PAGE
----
Blessed Brokenness

There are many stories from the Bible that have gripped me in such a way that I have imagined how great it would be to see them played out on a movie screen (the actual event, not a reenactment!) if not actually seeing it in person. The parting of the Red Sea; Shadrach, Meshach, and Abednego in the furnace; Angels announcing the birth of Jesus to the shepherds, the crucifixion and resurrection of Christ, and so many more! One particular story that comes to mind today is Jacob wrestling with God. You might find this interesting to know that I actually used to be a wrestler – no not WWF, but in high school. Bantamweight and scrappy I was, but I think Jacob did a better job than I ever could – and I digress. As you know, the Angel touched the socket of Jacob’s hip and it crippled him. When a wrestler’s legs are gone, he can’t do anything. He is completely at the mercy of the one he is facing. Looking at this situation and Jacob’s predicament we may view this as a bad thing. After all, we are often unhappy when things do not work perfectly. When objects are broken, we usually throw them away. Not so in God’s “upside-down” kingdom. The Bible tells us that Jacob received an amazing blessing when he was broken. Brokenness reminds us that we can’t do it on our own. Brokenness shows us our need for a Savior. Brokenness makes us empty so that we can be filled. This is a great blessing.
Recently our worship team has been introducing a new song called “Broken Hallelujah” (check it out here). This song takes the theme of our brokenness and reminds us that it does not disqualify us from worship, but rather energizes it. We can stand on the promises of God as we declare our praise with the assurance that he hears us and is pleased. We can trust in God’s faithfulness as we endure the battle lines and offer our thanks for His presence and power. We can trust in God’s perfect work for us as we glory in the fact that He receives our imperfect offering as the pleasing aroma of Christ. We can stand confidently before God because we know that Jesus hung in our place and paid the price for our sins. Our brokenness doesn’t hinder us from confidently coming into the presence of God, rather it draws us to Him who alone can fill our emptiness and make all things right.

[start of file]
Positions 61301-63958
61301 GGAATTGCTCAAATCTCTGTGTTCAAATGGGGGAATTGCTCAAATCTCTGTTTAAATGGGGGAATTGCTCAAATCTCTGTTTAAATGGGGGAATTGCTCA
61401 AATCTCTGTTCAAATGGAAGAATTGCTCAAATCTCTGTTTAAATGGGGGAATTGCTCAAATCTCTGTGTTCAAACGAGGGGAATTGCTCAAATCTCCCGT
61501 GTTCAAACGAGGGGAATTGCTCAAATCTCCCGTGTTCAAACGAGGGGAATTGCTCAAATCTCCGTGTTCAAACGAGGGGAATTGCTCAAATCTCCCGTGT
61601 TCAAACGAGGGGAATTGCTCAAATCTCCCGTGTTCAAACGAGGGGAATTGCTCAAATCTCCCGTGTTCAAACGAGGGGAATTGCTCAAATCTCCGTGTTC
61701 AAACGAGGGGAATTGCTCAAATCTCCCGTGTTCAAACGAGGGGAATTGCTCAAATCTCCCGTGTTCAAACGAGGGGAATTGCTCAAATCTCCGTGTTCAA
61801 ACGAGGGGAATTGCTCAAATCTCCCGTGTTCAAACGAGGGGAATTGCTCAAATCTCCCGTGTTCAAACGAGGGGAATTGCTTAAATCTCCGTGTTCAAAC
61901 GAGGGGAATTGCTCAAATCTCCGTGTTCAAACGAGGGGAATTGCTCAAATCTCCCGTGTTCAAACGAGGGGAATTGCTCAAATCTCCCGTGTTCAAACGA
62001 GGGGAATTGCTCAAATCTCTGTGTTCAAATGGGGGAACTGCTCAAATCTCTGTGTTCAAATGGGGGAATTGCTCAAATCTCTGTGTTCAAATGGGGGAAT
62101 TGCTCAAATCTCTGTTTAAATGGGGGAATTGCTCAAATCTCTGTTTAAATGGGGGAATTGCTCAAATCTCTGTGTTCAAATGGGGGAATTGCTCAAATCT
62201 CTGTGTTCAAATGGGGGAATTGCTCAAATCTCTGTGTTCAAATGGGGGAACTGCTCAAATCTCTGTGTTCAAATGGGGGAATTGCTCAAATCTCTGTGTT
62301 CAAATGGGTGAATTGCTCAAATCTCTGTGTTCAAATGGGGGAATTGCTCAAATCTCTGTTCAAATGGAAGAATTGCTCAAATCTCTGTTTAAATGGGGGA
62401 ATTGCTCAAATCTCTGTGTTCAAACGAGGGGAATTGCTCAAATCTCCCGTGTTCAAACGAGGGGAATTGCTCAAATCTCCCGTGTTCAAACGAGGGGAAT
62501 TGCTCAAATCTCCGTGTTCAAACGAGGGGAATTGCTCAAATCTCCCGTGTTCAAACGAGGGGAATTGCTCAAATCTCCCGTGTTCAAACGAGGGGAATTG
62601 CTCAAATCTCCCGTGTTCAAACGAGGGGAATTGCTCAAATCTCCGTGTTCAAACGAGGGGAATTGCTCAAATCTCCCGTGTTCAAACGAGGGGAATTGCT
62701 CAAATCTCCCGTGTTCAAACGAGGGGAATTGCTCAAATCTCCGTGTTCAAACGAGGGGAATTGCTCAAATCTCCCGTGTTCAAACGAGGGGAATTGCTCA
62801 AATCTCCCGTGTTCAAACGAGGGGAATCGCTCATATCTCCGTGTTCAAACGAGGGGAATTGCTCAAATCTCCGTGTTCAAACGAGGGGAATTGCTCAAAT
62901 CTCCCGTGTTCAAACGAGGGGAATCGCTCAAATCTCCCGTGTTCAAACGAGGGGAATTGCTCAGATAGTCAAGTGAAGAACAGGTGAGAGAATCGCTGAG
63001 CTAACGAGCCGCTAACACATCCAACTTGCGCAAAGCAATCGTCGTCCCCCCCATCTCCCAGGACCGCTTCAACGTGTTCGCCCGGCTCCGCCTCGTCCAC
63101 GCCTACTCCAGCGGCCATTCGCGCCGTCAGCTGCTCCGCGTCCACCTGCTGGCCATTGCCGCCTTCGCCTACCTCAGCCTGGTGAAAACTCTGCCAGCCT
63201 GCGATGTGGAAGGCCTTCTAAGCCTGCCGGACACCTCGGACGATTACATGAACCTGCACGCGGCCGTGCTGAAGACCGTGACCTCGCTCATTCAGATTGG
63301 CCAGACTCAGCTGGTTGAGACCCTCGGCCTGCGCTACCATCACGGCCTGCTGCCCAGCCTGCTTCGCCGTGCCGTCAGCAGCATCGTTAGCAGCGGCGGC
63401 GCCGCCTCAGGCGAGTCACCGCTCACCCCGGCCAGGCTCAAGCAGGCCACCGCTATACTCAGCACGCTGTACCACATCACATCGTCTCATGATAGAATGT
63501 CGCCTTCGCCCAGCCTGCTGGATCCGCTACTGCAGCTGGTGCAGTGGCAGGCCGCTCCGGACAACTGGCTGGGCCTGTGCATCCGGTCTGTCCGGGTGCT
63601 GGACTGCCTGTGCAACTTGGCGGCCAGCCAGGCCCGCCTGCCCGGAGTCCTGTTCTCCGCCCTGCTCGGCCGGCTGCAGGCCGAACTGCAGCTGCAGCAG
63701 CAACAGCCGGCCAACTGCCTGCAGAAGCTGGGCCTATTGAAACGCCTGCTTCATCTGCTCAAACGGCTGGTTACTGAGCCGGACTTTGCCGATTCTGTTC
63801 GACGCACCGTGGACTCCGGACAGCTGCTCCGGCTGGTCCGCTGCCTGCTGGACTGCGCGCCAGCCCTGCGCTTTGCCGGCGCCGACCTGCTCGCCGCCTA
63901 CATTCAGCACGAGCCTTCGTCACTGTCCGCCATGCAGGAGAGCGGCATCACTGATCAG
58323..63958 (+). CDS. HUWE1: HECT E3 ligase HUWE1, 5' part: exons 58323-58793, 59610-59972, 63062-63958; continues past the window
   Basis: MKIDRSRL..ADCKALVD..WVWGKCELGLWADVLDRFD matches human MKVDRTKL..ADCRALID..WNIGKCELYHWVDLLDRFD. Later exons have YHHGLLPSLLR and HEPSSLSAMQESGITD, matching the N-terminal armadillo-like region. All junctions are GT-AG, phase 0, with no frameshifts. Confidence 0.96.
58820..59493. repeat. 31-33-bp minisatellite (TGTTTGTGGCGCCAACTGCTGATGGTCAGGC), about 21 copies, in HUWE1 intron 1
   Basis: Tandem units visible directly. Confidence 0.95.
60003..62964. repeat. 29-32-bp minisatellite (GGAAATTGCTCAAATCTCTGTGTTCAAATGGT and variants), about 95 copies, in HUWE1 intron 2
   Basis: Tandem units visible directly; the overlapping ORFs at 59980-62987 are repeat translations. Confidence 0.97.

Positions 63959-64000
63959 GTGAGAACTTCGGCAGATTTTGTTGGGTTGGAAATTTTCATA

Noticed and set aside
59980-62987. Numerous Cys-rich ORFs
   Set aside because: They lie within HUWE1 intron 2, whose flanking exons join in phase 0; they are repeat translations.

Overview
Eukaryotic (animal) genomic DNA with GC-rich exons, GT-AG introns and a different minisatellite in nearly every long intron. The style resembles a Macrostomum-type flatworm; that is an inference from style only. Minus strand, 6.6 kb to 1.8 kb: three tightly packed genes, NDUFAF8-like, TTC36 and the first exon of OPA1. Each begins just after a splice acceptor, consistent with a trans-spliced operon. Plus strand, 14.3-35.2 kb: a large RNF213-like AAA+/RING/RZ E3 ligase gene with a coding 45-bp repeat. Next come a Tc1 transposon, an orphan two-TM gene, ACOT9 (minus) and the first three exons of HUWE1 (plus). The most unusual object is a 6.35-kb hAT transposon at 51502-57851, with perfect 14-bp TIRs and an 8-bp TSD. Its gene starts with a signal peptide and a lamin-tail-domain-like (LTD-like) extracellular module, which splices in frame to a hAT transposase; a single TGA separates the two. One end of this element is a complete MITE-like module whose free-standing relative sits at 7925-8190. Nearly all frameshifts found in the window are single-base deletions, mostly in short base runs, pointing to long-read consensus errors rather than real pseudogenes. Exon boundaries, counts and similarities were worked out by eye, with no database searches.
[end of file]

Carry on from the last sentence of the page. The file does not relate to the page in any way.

Our brokenness also magnifies the glory of God and leads us to boast in Him alone, as 1 Corinthians 1:27-31 says, “But God chose the foolish things of the world to shame the wise; God chose the weak things of the world to shame the strong. God chose the lowly things of this world and the despised things—and the things that are not—to nullify the things that are, so that no one may boast before him. It is because of him that you are in Christ Jesus, who has become for us wisdom from God—that is, our righteousness, holiness and redemption. Therefore, as it is written: ‘Let the one who boasts boast in the Lord.’”
Let’s pray that God will help us to see our brokenness as blessedness. And let me encourage you to embrace your “Broken Hallelujah” and come ready to sing this song along with us this Sunday.

Karl Stephens is the Director of Worship Arts.